The title of this post comes from Oberlin professor W. Arthur Turner’s otherwise unremarkable 1969 review of Stanley Fish’s critical masterpiece, Surprised by Sin. It is not hard to see why Turner thought what he did, since the thrust of Fish’s book was to defend Paradise Lost’s coherence and clarity as an Orthodox Christian text against the claims of those (most famously and remarkably, William Blake and William Empson) who had insisted that the text actually revealed God as a manipulative, illogical monster.

Fish’s book, which more or less inaugurated reader-response criticism, took the then-novel line of attributing many of the text’s apparently difficult moments (in which Satan seems appealing, or God mistaken, or the action absurd) to Milton’s pedagogical inclinations. The poem constantly tempts its readers to read it wrong, and then it pulls them up short. By doing so, it confronts us repeatedly with our own fallen state, and it helps us to reject our fallen intuitions.

But, of course, Mr. Fish was not, and is not, theologically orthodox or Christian (“traditional” is a trickier word). By all appearances, he is a lackadaisical Jew (a term I mean just descriptively). To the reader who knows that, the book’s persistent, closely argued explication of the orthodox Milton is a source of wonder, just as it was a source of error to Professor Turner.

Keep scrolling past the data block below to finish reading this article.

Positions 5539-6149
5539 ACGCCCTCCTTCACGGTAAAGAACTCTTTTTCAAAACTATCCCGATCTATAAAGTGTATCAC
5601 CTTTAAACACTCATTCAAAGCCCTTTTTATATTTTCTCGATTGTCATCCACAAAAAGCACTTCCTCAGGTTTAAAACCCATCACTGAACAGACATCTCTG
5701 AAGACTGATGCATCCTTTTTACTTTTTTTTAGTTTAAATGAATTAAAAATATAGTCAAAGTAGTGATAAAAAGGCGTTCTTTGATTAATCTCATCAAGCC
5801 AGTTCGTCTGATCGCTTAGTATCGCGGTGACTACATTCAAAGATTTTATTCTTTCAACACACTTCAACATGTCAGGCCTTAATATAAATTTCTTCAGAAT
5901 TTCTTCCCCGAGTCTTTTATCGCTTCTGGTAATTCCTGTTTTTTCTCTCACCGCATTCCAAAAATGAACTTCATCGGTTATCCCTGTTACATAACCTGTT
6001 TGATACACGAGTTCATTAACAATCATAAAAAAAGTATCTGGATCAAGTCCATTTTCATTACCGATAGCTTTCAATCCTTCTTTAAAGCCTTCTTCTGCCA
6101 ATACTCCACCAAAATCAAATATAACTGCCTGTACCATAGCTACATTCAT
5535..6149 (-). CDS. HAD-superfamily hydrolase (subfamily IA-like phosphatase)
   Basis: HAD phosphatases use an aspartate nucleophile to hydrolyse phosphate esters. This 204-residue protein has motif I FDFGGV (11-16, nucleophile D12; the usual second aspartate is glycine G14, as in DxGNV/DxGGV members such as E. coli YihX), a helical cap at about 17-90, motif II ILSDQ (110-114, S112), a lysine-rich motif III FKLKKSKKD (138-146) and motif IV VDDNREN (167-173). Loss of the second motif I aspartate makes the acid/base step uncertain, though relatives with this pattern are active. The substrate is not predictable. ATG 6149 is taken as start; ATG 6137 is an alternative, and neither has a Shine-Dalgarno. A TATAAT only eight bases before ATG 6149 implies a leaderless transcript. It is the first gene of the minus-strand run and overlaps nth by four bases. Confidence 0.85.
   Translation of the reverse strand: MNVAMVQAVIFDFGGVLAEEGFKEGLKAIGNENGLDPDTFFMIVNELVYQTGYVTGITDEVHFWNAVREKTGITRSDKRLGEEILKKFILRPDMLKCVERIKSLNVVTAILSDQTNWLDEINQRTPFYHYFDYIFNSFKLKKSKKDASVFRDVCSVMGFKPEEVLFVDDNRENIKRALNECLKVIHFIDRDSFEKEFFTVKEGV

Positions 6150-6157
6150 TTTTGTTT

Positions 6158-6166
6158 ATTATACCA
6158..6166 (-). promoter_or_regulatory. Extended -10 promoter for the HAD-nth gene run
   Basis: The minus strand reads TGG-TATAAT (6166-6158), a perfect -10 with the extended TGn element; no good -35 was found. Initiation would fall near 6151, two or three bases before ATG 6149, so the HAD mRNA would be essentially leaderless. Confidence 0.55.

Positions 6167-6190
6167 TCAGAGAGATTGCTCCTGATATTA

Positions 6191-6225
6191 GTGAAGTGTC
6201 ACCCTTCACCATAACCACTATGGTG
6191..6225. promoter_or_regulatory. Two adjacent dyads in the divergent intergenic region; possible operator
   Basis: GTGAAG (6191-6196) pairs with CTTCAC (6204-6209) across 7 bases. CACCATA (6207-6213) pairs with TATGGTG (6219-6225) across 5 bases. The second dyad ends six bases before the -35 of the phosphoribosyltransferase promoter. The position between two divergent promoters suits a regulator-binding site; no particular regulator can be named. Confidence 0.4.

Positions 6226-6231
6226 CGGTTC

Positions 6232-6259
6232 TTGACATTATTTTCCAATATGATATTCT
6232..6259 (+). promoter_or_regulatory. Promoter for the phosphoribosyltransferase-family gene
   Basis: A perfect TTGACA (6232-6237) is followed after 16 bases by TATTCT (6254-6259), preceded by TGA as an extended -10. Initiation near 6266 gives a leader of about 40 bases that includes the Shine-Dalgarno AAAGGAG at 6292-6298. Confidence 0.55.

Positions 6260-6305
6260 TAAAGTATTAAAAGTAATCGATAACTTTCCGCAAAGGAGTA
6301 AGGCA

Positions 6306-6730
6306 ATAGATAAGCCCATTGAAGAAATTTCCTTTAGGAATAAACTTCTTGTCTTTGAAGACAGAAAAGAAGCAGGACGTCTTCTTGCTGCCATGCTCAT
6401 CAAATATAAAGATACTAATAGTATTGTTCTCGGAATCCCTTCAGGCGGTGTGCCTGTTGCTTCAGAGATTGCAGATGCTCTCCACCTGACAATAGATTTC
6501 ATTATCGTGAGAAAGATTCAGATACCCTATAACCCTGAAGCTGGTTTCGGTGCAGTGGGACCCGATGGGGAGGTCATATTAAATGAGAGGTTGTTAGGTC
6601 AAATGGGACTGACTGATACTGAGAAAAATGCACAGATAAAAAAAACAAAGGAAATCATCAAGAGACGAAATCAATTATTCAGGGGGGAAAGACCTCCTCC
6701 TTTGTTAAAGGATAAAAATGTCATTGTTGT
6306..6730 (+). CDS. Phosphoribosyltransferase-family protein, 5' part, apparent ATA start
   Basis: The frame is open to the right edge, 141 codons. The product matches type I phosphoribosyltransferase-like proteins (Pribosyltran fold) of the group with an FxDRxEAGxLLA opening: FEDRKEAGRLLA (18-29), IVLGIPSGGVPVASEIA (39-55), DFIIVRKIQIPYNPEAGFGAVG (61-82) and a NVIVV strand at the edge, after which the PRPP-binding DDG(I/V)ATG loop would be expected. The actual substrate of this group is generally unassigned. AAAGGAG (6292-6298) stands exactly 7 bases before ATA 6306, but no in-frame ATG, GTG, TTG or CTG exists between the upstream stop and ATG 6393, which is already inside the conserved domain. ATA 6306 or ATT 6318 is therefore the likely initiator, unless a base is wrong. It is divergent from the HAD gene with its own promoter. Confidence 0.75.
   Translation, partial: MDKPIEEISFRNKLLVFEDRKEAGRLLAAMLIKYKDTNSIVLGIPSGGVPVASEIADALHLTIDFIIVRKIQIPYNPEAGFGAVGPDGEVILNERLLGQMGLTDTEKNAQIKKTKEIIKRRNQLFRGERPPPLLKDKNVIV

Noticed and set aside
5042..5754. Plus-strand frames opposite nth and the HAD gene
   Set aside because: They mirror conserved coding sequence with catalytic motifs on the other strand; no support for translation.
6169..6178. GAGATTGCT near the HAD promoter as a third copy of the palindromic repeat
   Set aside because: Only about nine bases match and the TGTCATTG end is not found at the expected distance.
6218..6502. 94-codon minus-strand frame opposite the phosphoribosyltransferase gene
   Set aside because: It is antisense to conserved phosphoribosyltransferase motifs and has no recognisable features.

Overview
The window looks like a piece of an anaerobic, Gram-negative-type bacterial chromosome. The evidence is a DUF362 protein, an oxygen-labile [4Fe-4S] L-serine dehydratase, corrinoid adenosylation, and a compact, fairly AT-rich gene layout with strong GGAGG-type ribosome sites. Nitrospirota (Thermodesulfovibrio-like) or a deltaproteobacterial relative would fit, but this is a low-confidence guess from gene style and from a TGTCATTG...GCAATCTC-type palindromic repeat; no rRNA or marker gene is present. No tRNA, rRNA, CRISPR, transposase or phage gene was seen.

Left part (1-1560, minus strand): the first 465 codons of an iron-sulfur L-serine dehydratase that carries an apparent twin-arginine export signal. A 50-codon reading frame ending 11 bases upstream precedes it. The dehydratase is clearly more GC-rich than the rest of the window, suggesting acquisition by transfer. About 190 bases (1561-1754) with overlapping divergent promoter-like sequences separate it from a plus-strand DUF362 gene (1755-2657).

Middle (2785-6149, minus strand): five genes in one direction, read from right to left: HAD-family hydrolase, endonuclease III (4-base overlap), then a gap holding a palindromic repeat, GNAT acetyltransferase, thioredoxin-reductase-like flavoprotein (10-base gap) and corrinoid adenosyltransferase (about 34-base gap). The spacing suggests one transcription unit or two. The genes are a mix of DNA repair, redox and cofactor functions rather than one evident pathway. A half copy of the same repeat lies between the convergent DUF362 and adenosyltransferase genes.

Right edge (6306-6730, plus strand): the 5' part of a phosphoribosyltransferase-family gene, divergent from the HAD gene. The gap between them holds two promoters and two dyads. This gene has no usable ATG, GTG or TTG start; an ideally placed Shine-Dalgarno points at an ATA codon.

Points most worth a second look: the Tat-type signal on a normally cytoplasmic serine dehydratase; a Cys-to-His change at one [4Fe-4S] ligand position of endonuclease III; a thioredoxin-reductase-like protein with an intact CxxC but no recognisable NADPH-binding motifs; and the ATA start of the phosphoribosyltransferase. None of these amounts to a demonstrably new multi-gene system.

Put simply, what drives a person to write such a book? The question is especially acute in an age in which academic studies wear their generative commitments on their shoulders (which I largely think is a good thing). In part, the answer might be academic ambition, Fish’s career being marked, as he says others have said, by “a succession of acts of hubris.” In part, it might be that Fish’s real commitment, all along, was to the validity of reader experience as a subject of literary criticism. That’s what the preface to the second edition insists upon, asserting as it does that the evidence marshaled about Milton’s specific designs on the reader is secondary to the general critical principle that understanding reader experience is central to understanding literature. And then there’s the Stanley Fish who writes, “To the question ‘of what use are the humanities?’, the only honest answer is none whatsoever,” who conceives of humanistic enterprise as an end unto itself. In which case, maybe the point is just he thought his reading of Milton was right. These are all teleological readings of Surprised by Sin, to be sure, in the light of the continuation of Fish’s career.

I’m not terribly interested one way or the other as to the explanation. Mostly, I’m thinking about Turner because I find myself leaving the Eden of Jewish learning and studies, in which scholars’ commitments are, if not explicit, at least pretty easily inferable. As I return to reading and writing about texts at more of a remove from my own practice and values, I’m heartened by what Professor Turner’s amazing leap reveals about Surprised by Sin. The book testifies to the scholar’s ability to transcend genuinely his pre-existing ideas and accurately reproduce an alternative world-view. (If not, I hasten to add, necessarily Milton’s—since whether Fish is correct remains controversial—then at least the orthodox reader of Milton.)  Someone could have thought Mr. Fish to share CS Lewis’s theological convictions. Better still,  Fish in fact defends Lewis’s reading better than Lewis, in his delightful but not completely satisfying Preface to Paradise Lost, ever could. That’s a thing of beauty, one of the austere compensations for a critical distance from your subject.